Strong, self-sustainable agricultural base enabled large settlements to grow here. One is Weeping Town, the biggest settlement in Stormlands, serving as its sea gate to Dorne and Essos (I will specifically talk about WT in post about Cape Wrath, as economically it leans to this region. I included it in Coastal region, because it nevertheless belongs to this cultural landscape). I suggest that there also should be quite big town at Stonehelm, on eastern bank of Slayne (for safety from Dornish raids by land), serving as economical hub of Slayne valley and Red Watch (moreover, Swanns of Stonehelm are mentioned as likely second only to Baratheons in power among Stormlands' lordly houses. I have even more radical suggestion of making town at Stonehelm not lesser than Weeping Town, while making these two and Durrangard somewhat of comparable size, as the only three "true" towns of Stormlands). This Stonehelm town is focal point of all Southern Stormlands economy, where both agricultural products and natural resources, like metals and timber, from Red Watch and Slayne valley, are concentrating, using Slayne as major transporting route. So, this town has broad variety of crafts, needed for self-sufficiency of the region, while I suppose that steel weapon- and armour-making are, perhaps, the finest in all Stormlands, due to abundance and quality of needed resources and strong martial needs and traditions. Beside crafts, this Stonehelm town is also important trading place, with busy port and market, where some goods are exported, while many are imported, with Northern coast of Dorne as main trading partner.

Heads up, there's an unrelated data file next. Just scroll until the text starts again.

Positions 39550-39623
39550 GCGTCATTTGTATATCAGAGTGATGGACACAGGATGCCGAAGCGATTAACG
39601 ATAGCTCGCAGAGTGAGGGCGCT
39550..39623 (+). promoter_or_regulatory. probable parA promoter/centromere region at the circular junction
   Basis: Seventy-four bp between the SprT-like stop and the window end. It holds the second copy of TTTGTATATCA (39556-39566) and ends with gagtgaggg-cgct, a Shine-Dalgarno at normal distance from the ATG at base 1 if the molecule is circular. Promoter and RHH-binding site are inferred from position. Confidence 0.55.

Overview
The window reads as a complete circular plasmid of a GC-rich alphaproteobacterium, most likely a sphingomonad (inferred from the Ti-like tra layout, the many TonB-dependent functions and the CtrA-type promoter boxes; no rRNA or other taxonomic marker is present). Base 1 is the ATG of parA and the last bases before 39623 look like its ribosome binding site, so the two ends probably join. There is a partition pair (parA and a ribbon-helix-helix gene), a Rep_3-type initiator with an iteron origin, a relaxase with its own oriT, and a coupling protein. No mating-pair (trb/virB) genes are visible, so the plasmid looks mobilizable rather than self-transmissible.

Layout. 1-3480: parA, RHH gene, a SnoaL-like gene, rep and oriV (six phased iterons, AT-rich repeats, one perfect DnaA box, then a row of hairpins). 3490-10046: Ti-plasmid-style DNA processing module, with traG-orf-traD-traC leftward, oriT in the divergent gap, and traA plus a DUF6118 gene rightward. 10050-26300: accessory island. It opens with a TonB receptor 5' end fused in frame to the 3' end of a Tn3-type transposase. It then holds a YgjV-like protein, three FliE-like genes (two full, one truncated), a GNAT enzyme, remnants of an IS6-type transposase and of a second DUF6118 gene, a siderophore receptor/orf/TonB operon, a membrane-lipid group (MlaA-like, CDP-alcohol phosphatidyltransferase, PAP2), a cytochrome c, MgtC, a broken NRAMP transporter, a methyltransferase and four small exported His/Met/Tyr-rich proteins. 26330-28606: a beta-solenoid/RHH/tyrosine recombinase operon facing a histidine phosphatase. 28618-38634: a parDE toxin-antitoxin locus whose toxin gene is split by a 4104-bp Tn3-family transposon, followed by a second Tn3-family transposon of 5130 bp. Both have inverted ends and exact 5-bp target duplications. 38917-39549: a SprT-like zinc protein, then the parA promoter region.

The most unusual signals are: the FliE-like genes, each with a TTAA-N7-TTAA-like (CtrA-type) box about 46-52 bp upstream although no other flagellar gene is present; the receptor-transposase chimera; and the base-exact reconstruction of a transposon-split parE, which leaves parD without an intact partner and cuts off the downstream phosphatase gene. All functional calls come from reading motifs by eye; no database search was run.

Nikas Kunitz

Herald
Part 4. Slayne Valley (region D)
Geography of this region is determined by Red mountains and its continuating uplands. Effectively surrounded by all sides, but one in south and south-east, it is largely isolated region with river Slayne (and roads going along its banks) serving as major connecting route with outside (few small mountain paths can exist, but they aren't effecitve route). Mountains also influence climate of this region - it is much cooler and continental than of previously described coastal region. The landscape is constituted by montane valleys of Slayne and its confluents. Even through not as much populated as regions C or A, this region still has considerable population, concentrated in lowlands along rivers, especially along Slayne, as it forms biggest valley, but on some suitable plateaux as well. While uplands and mountains are far less populated and are covered by dense forests and alpine grasslands (and tundras on higher latitudes). Generally, Slayne, by its location and environment gives me an impression of Rhône, especially of its more highland Alpine parts, surrounded by mountain ranges. Also, I suggest prolongating river course of Slayne, making it start as stream far in the highlands (maybe even from some glacier, if enough space for such landscape can be found), with its famous rapids and waterfalls being characteristic of its upper half, while lower half is more stable, yet fast, river, broad enough to be used as effective transport route (Parallel with Rhône is also evident here, as it, being not as long as Loire and quite the same as Seine, is more than double of them in water volume)